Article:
Effective approximation, repair, and healing of soft tissues is a significant challenge in trauma and most cases require rapid, liquid-tight sealing of dermal tissue, which aids fast recovery of tissue biomechanical properties and resists infections. Sutures and staples are commonly used but do not lead to immediate sealing, cause significant tissue trauma, are prone to infection, leave characteristic scars and / or suffer from poor cosmesis, especially in visible areas. Glues, including cyanoacrylate and fibrin, typically result in poor biomechanical recoveries, can be cumbersome to apply, and / or suffer from formulation-dependent toxicities, which limits their application only to superficial use in humans. Laser-activated nanoglues (LANGs) that use non-ionizing light, integrate with tissue to rapidly provide a flight-tight seal, result in better biomechanical recoveries of soft tissues, and demonstrate better cosmesis profiles are attractive alternatives for dermal sealing and repair. The efficacy of LANGs, formulated using silk protein and near infrared light-absorbing nanoparticles (e.g. gold nanorods) or dyes (e.g. indocyanine green), will be investigated for sealing full thickness wounds in live animals. Biomechanical and biochemical characterization will be carried out in order to investigate the efficacy and biocompatibility of LANGs compared to sutures and conventional glues; a combination of LANGs with sutures will also be investigated as a combination approach for enhanced efficacy. In early stages of recovery, sealed tissue is vulnerable and slow healing can lead to complications including surgical-site infections. Small-molecule and protein therapeutics will be formulated with LANGs in order to accelerate closure and repair of dermal incisional wounds particularly at earlier times. Efficacy of LANG sealing and other approximation methods (e.g. sutures) will be visualized using hyperspectral and photoacoustic imaging of the wound site, and the heterogeneity of tissue strain, visualized using digital image correlation, will be investigated as an indicator of potential scarring. A comprehensive picture of LANG-facilitated tissue sealing will thus be generated using a combination of imaging, biomechanical, and biochemical analyses. Wound infections affect up to 500,000 lives each year, and are associated with a greater risk of death compared to patients without infection. LANGs will be formulated with antibacterial drugs in order to simultaneously seal wounds, engender accelerated repair and combat methicillin-resistant S. aureus (MRSA), which is the most common pathogen in community hospitals. Our research will lead to novel, multifunctional LANGs that demonstrate high efficacy for sealing, delivery of drugs for accelerating closure and early-stage repair, and combat infections. We anticipate that LANGs will be translated particularly in applications where rapid dermal sealing and accelerated repair are desired, sutures and staples have limited efficacy, infection control is critical and / or where there is a need for improved cosmesis performance.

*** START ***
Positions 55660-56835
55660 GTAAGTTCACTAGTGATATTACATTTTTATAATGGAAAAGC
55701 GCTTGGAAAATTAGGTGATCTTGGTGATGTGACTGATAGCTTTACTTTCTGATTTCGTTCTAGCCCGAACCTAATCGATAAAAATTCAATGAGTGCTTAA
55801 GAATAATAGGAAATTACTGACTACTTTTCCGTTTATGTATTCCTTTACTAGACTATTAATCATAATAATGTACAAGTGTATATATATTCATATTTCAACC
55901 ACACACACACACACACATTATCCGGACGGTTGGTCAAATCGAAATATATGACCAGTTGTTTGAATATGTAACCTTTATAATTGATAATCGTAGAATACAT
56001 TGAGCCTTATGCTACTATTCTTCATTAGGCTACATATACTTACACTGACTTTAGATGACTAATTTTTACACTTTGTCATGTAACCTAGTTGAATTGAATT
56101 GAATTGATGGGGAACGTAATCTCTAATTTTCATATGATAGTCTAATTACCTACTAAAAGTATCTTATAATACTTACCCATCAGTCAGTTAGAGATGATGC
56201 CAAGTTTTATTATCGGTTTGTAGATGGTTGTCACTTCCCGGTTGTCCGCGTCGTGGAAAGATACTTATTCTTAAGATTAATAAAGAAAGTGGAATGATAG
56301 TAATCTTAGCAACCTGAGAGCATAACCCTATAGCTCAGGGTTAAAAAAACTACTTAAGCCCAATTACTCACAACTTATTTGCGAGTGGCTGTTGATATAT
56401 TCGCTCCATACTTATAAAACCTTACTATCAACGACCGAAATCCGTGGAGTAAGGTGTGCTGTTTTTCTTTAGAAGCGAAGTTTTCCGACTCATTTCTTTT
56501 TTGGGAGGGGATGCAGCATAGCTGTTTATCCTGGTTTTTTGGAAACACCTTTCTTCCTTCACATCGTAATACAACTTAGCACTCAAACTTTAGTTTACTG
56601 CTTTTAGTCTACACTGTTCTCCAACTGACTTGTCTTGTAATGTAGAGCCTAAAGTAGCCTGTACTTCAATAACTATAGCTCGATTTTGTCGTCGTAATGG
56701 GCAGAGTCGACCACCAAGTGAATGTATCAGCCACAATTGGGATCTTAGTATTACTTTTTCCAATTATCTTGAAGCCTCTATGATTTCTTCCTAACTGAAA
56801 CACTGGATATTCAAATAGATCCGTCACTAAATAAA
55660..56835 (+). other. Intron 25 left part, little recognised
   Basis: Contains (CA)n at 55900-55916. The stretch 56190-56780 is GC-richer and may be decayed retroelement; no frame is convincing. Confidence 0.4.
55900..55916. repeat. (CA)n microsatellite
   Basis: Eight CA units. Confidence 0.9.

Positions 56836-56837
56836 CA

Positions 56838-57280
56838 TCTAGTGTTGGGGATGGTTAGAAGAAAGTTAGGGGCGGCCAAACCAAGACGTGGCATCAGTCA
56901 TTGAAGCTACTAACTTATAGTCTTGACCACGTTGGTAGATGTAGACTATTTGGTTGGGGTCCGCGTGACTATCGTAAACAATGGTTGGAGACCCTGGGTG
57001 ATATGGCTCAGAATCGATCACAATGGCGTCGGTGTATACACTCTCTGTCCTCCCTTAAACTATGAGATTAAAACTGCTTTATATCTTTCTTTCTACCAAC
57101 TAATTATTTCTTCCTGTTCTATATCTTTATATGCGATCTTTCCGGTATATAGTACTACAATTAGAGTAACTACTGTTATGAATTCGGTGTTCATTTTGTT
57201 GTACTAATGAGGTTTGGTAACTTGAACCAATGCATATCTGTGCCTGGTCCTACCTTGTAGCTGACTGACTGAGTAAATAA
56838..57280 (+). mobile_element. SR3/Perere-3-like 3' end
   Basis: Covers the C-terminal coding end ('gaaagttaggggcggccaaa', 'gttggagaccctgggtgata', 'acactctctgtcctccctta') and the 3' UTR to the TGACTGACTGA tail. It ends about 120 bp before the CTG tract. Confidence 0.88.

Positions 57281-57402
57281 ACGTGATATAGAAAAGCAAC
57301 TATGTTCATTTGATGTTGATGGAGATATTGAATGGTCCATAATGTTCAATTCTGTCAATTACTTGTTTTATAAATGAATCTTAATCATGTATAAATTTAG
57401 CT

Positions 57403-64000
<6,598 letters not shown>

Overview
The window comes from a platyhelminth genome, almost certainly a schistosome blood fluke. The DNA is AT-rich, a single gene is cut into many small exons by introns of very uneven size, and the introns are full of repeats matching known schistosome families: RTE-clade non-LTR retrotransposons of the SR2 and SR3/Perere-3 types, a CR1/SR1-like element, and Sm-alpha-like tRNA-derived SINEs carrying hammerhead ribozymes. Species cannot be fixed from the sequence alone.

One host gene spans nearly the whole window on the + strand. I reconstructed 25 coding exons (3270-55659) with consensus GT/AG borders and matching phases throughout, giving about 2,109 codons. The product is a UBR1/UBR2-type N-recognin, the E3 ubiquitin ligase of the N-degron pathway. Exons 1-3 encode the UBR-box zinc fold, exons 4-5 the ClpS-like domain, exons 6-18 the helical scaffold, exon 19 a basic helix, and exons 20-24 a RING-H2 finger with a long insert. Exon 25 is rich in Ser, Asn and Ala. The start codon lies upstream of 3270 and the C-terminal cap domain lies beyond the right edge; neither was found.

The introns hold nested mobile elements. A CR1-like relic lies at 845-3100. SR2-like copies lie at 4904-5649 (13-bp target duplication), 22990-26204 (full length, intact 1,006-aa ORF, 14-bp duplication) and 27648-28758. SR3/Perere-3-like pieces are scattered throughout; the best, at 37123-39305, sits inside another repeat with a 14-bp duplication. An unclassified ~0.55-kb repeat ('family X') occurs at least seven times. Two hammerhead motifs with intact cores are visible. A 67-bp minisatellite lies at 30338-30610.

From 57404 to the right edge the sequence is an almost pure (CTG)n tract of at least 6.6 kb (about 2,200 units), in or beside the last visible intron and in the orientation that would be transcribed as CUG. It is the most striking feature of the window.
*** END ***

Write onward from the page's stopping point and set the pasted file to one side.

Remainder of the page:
Public Health Relevance

The proposed research involves an investigation into the efficacy of bioengineered laser-activated nanoglues (LANGs) and for the rapid sealing, healing and repair of skin in trauma and surgery. A comprehensive evaluation of LANGs for sealing dermal wounds, investigation of treatments that augment tissue repair, visualization of tissue sealing patency and repair performance, and formulations for combating surgical-site MRSA infections, all of which will have a huge impact on patients worldwide, will be carried out using murine and porcine models.

National Institute of Health (NIH)
National Institute of Arthritis and Musculoskeletal and Skin Diseases (NIAMS)
Research Project (R01)
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Musculoskeletal Tissue Engineering Study Section (MTE)
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Belkin, Alexey
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Arizona State University-Tempe Campus
Engineering (All Types)
Biomed Engr/Col Engr/Engr Sta
United States
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